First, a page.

Archive for the ‘protein’ Category

“DNA in a tigh squeeze”

October 16, 2007

Today Rob Phillips (http://www.rpgroup.caltech.edu/) gave a talk titled, “DNA in a tight squeeze: the other life of a macromolecular assembly.”

Phillips et al. study the atomic-level physics of DNA.  Their recent work focuses on DNA loops which are formed when transcription factors bind to regulatory sites.  Specifically, they modified the lac operon such that they can insert sequences of arbitrary length and content between the Oid and O1 sites.   A surprising result is that DNA is happiest to make loops of 75.5 base pair lengths, whereas the persistence length for DNA is 115 base pairs.  I think this result has ramifications for our understanding of the fitness of regulatory regions. I would like to see an experiment which explores evolutionary fitness with regard to loop length between cis-regulatory sites.

Phillips also showed results from his study correlating the osmotic pressure inside a viral capsid to the speed of genetic ejection.  His results show that viruses eject genetic material (into their host cell) very quickly at first.  However, as the inter-viral osmotic pressure declines, the rate of ejection also drops.  Eventually, the pressure reaches a point where no genetic material is ejected at all.  I have several questions about the content of the genetic material which may or may not be ejected.  Does it transcribe into a functional protein?  Or, does this “tail” material contain garbage which can safely be left inside the virus?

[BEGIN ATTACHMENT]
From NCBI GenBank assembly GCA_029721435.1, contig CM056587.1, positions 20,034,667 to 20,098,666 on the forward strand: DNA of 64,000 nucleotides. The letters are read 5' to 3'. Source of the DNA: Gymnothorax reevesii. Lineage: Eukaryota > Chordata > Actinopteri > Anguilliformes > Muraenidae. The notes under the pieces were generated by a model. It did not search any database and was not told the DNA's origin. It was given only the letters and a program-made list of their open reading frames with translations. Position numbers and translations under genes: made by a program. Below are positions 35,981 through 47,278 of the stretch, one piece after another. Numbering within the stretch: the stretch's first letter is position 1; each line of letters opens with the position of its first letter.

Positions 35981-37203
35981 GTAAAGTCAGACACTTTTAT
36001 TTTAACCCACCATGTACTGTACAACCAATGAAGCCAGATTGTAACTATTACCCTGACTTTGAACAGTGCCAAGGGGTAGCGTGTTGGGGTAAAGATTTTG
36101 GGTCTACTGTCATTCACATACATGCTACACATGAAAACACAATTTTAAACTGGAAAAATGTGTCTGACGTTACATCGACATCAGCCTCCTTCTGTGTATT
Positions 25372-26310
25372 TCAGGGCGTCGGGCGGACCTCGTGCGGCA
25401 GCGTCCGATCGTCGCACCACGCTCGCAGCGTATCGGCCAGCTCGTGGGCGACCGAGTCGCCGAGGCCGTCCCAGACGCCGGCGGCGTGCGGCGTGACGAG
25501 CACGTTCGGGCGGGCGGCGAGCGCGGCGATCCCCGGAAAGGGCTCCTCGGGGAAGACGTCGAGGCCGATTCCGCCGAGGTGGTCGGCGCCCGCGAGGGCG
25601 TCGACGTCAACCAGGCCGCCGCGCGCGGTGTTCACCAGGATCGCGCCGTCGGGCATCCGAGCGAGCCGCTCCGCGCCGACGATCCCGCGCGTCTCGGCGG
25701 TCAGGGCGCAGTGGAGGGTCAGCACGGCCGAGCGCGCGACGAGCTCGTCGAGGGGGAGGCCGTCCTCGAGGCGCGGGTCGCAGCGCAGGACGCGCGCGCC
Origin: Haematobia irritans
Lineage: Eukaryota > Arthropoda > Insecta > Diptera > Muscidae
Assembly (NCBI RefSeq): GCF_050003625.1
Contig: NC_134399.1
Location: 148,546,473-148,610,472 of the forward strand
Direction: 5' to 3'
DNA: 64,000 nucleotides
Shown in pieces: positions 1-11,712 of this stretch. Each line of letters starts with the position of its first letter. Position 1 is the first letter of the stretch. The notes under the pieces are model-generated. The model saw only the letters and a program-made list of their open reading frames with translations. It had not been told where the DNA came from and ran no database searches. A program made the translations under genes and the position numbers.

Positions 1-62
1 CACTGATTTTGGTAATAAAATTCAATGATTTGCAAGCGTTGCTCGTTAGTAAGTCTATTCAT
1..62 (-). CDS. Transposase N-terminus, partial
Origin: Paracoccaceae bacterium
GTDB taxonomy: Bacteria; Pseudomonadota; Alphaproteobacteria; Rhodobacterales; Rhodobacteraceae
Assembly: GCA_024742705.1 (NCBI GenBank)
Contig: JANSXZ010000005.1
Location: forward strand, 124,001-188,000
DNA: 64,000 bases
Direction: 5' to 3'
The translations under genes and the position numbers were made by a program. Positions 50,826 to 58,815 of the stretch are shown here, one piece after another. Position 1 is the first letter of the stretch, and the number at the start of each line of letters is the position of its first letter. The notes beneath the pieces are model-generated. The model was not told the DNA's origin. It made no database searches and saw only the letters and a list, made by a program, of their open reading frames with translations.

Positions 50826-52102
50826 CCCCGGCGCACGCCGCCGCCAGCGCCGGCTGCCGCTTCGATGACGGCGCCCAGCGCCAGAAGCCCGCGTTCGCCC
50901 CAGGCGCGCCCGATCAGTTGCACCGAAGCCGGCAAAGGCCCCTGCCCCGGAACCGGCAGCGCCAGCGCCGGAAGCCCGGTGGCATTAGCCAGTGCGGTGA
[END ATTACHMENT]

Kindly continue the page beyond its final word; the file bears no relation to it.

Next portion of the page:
I find this research exciting because it intersects physics, chemistry, biology, statistics, and computer science.

(Finally: check-out the VIPER project for atomic-level exploration of viral structures) 

Spectral Network Analysis

August 29, 2007

This video is exciting:

Pavzner and his team address the challenge of determining a protein’s sequence, given mass spectrometry data. This problem is challenging because every protein undergoes translational modifications, and therefore mass-specs actually measure proteins which deviate (slightly) from their non-translated nucleotide sequences.

An unsolved challenge is to correctly infer a protein’s sequence, given mass-spec data. However, we CAN compare mass-specs against a database of existing (and known) mass-specs in order to guess the sequences. This process is computationally expensive because it requires a linear search of the database for every queried mass-spec search key.

Pavzner present a more efficient algorithm for “guessing” a protein’s sequence, given its mass-spectrum. His technique involves constructing a network of spectral data, and then using that network as the basis for a search. This is remarkably faster than traditional database searches. Pavzner, et al, apply this technique to whole-genome spectrometric data, and yield promising results.

My obscure notes:

17:00 – Why is the signal-to-noise ratio reduced “six-fold” ?

18:01 – Look-up reference for “anti-symmetric pass approach” to solving an alignment between two sequences of unequal length. Can we use this storage technique for other information domains: phylogenetic trees? Electroencephalographic data?

28:07 – The use of “snake venom” makes any science project sound cool.


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